Teton Pass Ski Touring Guide
Teton Pass is one of the coolest and most convenient backcountry skiing destinations in the West. Steeped in history, and deep in snowfall, this place can provide a lifetime of fun. It’s taken me four seasons to get my bearings of the place, but here are some introductory tips and common spots to ski.
One —Dial in your morning.
Head over to Pearl Street Bagels in Wilson for breakfast with your morning avalanche forecast readings. It’s next door to Wilson Backcountry if you need any last minute ski related things, or area maps!
Read the morning avalanche from the Bridger-Teton Avalanche Center, and better yet, the more informative Western Wyoming Avalanche Advisory from the evening before. If you’re new to the area, you can find snowpack summaries here.
I learned the most about the local snowpack by taking an AIARE II from Jackson Hole Outdoor Leadership Institute. As if you could need any more of a reason to spend a week in Jackson...
Two — Dial in your gear.
Living in my van for two months there this winter, I toured in temperatures ranging from –20ºF to 32ºF. With wild valley inversions, you can experience a pretty huge range on your tours, let alone extreme winds on peaks such as Mount Glory. My everyday kit looks something like this:
- Light and breathable active jacket, like the OR Deviator Hoody or Uberlayer Hooded Jacket
- Down Jacket for descending, like the Transcendent Hoody or Sonata Hooded Down Jacket
- Emergency shell for windy or snowy days Realm or Skyward Jackets
- Warm mittens and thin gloves
- Hat and buff
- Transceiver, probe, shovel, saw
- Snow study kit
- Reflective bivvy
- 1L med kit and SAM splint
- 3-4 ski straps
- Bailing wire, tape, binding screws, multi tool, compass, fire starter
- Fully charged cell phone (there’s service!) and a SPOT
Three — Dial in your zone.
Before you head up the pass, you can check the webcams to see how blown out the parking lot is, or isn’t. It is common to park beside the Stagecoach Bar and carpool up—for a convenient aprés destination afterwards.
If you’re not into long tours, perhaps park along Old Pass Road. You can hitchhike up Highway 22 to the top parking lot. From there, many follow the access road south along the power lines and be dropping in on Telemark Bowl, Chivers Ridge or Tittymouse Ridge within half an hour. Most everything on this east aspect provides an easy drop back onto Old Pass Road (the closed part) that will cruise you back out to your car.
Mount Glory has to be the most iconic and popular thing up there. Most days you will see dozens ahead and behind you on the bootpack—which takes 45 minutes to an hour. Please note the signs around posted by Teton Pass Ambassador Jay Pistono. The slide paths are not cool to ski, and can result in avalanches on the highway.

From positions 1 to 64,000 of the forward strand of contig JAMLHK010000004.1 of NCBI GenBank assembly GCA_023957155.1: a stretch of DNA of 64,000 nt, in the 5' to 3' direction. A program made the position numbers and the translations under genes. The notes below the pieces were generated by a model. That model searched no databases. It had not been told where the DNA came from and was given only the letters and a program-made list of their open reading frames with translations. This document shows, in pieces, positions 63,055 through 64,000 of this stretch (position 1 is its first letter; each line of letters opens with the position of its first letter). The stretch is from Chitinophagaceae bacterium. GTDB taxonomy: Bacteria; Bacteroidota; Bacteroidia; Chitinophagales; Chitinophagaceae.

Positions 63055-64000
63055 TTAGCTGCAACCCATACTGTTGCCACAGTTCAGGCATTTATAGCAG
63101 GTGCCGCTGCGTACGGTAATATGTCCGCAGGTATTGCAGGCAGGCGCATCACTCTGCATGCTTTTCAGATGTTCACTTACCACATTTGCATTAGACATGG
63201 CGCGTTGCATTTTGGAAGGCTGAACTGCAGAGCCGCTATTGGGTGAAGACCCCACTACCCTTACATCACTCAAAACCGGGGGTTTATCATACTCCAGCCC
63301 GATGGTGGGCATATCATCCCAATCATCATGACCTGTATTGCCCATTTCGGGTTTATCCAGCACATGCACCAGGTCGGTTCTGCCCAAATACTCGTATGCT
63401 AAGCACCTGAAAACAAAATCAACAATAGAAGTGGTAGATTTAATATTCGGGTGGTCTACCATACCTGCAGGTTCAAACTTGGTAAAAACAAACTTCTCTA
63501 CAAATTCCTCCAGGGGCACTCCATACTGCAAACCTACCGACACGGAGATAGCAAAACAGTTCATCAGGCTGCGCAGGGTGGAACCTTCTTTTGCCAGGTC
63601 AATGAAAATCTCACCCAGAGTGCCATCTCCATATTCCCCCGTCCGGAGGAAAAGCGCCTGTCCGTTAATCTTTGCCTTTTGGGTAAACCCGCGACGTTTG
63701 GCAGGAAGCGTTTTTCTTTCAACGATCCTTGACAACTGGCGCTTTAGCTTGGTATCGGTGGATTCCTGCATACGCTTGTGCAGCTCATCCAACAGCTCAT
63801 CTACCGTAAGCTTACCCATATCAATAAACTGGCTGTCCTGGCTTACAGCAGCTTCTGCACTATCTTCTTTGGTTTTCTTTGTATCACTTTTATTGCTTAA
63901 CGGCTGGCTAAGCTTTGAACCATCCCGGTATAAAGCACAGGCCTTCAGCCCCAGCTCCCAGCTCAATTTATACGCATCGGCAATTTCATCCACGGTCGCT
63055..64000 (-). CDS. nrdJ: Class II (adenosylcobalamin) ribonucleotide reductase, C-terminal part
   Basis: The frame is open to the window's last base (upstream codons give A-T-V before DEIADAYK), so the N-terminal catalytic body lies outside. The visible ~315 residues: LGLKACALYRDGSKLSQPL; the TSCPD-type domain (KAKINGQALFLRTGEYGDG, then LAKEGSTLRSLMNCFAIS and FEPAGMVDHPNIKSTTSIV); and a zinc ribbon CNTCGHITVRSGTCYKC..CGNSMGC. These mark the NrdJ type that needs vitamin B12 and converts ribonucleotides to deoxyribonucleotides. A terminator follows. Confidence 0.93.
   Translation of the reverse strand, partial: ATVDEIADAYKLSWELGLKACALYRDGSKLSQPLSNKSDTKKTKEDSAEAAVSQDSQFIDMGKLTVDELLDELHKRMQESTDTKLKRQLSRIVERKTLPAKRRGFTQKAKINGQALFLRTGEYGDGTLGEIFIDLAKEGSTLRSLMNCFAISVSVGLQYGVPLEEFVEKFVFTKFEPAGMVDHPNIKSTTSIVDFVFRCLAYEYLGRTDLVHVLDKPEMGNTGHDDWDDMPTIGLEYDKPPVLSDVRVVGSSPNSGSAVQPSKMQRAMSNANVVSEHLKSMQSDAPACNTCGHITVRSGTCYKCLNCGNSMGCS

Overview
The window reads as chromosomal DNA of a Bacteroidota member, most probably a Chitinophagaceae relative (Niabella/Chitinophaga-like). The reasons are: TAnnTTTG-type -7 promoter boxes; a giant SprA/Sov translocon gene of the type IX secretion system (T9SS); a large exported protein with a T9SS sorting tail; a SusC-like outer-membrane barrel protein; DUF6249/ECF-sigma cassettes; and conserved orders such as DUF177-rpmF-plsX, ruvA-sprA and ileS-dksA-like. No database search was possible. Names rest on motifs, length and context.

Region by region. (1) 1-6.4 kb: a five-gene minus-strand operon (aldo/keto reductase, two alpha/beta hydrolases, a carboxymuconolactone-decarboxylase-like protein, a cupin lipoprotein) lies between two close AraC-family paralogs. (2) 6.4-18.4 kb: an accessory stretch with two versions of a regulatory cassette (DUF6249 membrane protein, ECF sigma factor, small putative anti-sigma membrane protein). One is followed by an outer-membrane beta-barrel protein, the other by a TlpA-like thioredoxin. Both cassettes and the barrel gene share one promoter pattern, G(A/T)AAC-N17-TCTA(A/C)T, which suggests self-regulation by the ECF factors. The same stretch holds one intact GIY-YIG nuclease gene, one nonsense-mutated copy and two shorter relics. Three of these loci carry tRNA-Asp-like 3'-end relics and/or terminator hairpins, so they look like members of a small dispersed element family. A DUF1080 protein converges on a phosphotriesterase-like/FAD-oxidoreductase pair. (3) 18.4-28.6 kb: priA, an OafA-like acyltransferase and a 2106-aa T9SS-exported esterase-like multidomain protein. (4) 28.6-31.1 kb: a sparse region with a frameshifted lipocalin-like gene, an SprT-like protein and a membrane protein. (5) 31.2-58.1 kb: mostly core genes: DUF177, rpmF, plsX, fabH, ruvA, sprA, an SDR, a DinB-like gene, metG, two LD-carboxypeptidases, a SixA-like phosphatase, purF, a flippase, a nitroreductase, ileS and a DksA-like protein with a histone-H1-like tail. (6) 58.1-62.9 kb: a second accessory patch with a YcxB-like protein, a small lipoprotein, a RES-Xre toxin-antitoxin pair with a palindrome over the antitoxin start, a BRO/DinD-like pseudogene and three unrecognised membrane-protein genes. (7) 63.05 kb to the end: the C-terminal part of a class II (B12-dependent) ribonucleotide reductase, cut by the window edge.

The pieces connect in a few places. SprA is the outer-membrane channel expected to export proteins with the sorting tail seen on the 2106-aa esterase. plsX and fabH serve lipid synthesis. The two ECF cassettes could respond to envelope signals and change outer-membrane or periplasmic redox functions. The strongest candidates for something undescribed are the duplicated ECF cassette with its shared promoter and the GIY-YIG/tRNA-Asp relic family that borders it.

Some of the easier terrain to manage on Glory might be dropping towards the West/Southwest. Aptly named, runs “1st Turn” and “2nd Turn” funnel you down to their respective turns up the other side of Highway 22, with a brief walk back up to the parking lot. I like to avoid the gullies on these runs, enjoying the trees and searching for fresh pockets.
Skiingthebackcountry.com is a good resource for lots of the classic Teton Pass South lines.
Roots Rated has a great Teton Pass overview as well.
You could also hire Jessica Baker, Exum Guide and O.R. athlete, to show you off the beaten path!
You’ll have cell service in most areas of Teton Pass, but sometimes lacking in valleys. Download your MtnHub or Gaia topo maps in advance on your phone for help navigating when you’re up there.
Four — Dial in the locals
A few easy ways to be accepted and get some beta along the way:
Thank the Pass Ambassador if he’s out there keeping an eye on things. Ask if there is anything he wants everyone to avoid that day.
Pick up hitchhikers for karma! They’ll provide condition reports.
Be polite and don’t hesitate to ask. I just told you some pretty popular zones. If you’re a competent backcountry traveler, nobody will frown upon you asking for directions.
Five — Dial in your aprés
Did you carpool up from the Stagecoach? Perfect. They describe themselves as “a Jackson Hole favorite since 1942. The 70-year-old institution is where locals go, and where tourists are told they must stop.”The street food is excellent, as are their local beers on draft. If it’s Sunday, you can hear the legendary Bill Briggs play “Sunday Church” with his bluegrass band.
Roadhouse is somewhat on your way back to town (up Village Rd) with an endless draft selection and free peanuts for all you similar vandwellers. If you’re crashing on a couch over in Idaho, Grand Teton Brewing is an excellent stop on your way back west.